The duo’s 2014 sophomore effort Run Wild. Live Free. Love Strong. earned the duo an RIAA Gold certification, as well as a Grammy the following year for Best Contemporary Christian Music Album (they also earned a second Grammy that year, for their work on LeCrae’s “Messengers”). The duo also has four GMA Dove Awards to their credit.

“Even between doing the last album [2014’s Run Wild. Live Free. Love Strong.], the rules of engagement have completely changed. Not only with streaming, but the way that visuals are integrated into everyone’s life. Content is king, but hopefully you create hopefully inspiring. I secretly hope we can do visuals for the whole record.”

 

 

Released in July, the video clip for the track “God Only Knows,” featured a young woman on the verge of suicide. The clip ends with the message “Love and Listen. We need each other,” along with the number of a suicide prevention hotline.

“Right around the time we were talking about making a video for this song, that week Anthony Bourdain and Kate Spade lost their lives to suicide,” Joel recalls.

According to the Centers for Disease Control and Prevention, suicide is the second-leading cause of death in individuals between the ages of 10 and 34, and the tenth leading cause of death overall in the United States.

The brothers regularly bring up the topic when they speak with high school and university students; just weeks ago, during a visit to Nashville’s Lipscomb University, the duo asked how many students in attendance had been affected directly or indirectly by suicide, and approximately half of the students indicated they had been impacted in some way by suicide.

Luke recalls a similar response from students at Nashville’s Belmont University during a recent visit. “ I did not expect that,” he said. “I just told everyone, ‘Look around. This is real.’ My hope is people don’t get stuck there, but that it’s a through road to a greater conversation about how we perceive ourselves and our worth.”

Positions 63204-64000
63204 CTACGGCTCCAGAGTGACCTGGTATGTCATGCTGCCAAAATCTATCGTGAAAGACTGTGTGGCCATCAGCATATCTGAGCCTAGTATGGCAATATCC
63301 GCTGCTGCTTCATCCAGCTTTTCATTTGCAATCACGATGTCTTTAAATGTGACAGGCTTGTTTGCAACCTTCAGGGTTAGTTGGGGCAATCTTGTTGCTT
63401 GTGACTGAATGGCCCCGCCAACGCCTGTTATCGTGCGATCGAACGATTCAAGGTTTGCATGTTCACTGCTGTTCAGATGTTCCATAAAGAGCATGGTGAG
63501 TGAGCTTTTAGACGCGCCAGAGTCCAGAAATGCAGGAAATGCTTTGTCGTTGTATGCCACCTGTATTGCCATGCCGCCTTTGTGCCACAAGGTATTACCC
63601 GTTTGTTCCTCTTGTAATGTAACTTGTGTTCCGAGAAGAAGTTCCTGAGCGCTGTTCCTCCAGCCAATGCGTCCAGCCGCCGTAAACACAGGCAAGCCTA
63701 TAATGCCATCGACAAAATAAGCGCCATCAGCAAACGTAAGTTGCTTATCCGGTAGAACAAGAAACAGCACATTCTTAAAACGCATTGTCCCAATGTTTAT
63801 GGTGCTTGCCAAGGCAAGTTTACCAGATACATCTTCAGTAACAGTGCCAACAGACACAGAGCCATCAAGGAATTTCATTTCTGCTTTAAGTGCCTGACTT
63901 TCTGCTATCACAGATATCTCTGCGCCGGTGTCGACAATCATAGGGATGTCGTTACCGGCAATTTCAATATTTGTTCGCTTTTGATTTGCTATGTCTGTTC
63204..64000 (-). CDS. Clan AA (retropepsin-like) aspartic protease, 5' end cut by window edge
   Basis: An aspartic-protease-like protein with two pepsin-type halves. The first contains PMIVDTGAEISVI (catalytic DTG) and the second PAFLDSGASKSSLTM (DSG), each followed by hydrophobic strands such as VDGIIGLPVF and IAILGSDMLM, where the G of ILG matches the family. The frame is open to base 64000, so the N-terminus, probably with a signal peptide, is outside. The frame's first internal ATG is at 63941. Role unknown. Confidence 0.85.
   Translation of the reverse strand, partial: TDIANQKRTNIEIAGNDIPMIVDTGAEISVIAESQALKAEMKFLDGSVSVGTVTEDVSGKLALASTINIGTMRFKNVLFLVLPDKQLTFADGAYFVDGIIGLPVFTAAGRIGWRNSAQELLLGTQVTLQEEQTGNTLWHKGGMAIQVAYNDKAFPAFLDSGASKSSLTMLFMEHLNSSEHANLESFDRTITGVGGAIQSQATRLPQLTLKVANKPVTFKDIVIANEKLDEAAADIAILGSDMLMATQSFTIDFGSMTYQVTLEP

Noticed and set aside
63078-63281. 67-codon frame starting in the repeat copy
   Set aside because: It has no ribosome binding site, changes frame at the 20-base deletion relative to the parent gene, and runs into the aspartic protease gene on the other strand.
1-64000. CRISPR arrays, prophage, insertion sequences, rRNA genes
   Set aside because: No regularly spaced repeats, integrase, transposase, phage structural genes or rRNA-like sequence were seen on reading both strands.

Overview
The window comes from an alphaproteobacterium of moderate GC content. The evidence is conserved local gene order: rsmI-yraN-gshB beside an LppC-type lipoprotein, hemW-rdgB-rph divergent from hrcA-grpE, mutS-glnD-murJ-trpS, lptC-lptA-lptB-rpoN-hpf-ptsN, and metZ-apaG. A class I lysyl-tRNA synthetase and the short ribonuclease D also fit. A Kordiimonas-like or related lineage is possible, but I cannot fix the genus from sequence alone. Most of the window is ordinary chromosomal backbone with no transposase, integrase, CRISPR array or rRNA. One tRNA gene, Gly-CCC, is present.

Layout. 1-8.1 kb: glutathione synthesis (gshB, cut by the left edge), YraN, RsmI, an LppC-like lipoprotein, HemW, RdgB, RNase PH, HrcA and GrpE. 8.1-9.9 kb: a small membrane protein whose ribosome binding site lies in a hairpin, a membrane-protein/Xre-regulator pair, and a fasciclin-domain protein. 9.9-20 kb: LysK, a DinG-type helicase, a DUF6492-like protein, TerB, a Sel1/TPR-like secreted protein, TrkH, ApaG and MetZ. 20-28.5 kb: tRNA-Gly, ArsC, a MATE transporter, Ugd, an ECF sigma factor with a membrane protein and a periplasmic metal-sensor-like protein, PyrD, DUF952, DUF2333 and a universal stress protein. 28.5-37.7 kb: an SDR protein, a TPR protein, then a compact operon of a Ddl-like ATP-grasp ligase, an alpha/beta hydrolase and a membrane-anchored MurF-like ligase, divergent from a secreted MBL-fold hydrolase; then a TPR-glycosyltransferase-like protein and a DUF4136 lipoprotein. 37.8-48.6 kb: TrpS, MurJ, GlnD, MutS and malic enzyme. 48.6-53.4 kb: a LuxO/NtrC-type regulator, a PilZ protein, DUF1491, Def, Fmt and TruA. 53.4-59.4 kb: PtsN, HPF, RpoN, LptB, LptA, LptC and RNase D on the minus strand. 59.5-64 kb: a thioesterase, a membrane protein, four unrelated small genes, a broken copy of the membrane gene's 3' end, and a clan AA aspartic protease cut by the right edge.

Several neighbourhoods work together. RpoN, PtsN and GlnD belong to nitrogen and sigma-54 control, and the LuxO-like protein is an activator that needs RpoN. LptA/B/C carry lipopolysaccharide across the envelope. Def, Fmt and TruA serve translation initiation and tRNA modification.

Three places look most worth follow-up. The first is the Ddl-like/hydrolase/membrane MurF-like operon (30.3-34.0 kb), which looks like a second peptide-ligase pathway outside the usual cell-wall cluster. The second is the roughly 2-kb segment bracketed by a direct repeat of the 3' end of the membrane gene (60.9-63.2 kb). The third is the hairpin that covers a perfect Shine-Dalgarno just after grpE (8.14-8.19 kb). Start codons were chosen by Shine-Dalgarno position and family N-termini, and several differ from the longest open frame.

The first single from the album, “Joy,” also speaks to the day by day, often moment by moment struggle to sift through news, relationships, social media, and other daily influences to find the positive.

The initial concept for “Joy” came nearly a year and a half ago. Joel estimates the brothers went through more than 80 versions of the song before setting upon lyrics that properly expressed their message.

“I realized if I’m just scrolling through my phone, or watching the news, I feel sadder,” Luke comments. “I have to make decisions day in and day out, moment by moment, to choose joy.”

“We wrote and rewrote the verses and bridge,” Joel recalls. “We knew it was an important theme on this album and something to lead with. It is a deceptively serious song but it is equally a very joyous—no pun intended—kind of song. Someone said life is 90 percent attitude. Even in the face of whatever challenge it might be in someone’s life, we can very aggressively choose this other road. I think we are at a crossroads, where we can choose resentment and bitterness or to actually go, ‘There is more that unites us than divides us.’ Maybe we can come through it in a way we haven’t before because we are faced with such division.”

The album’s closer, “Pioneers,” features four voices—Luke and wife Courtney, as well as Joel and his wife Moriah.

“Courtney has sung on different songs before and Moriah did background vocals for a lot of this record,” Joel notes, “but never have we all four been part of a song together.”

The track eschews typical surface-level romantic fare in favor of paying tribute to both the highs and lows of a relationship.

“People love the first bit of love, which is oftentimes the most fragile, the most performance-based, and can be the most shallow version of love,” Joel muses. “With me being five years into marriage and Luke being eight years into his marriage, we just looked at this song idea like, ‘What if marriage is this great adventure?’ Any good adventure has its doomsday moments and its mountaintop experience. That’s all part of what makes up the synergy and chemistry that makes up a good marriage and a good adventure.”

 

 

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About the Author

Jessica Nicholson serves as the Managing Editor for MusicRow magazine. Her previous music journalism experience includes work with Country Weekly magazine and Contemporary Christian Music (CCM) magazine. She holds a BBA degree in Music Business and Marketing from Belmont University. She welcomes your feedback at [email protected]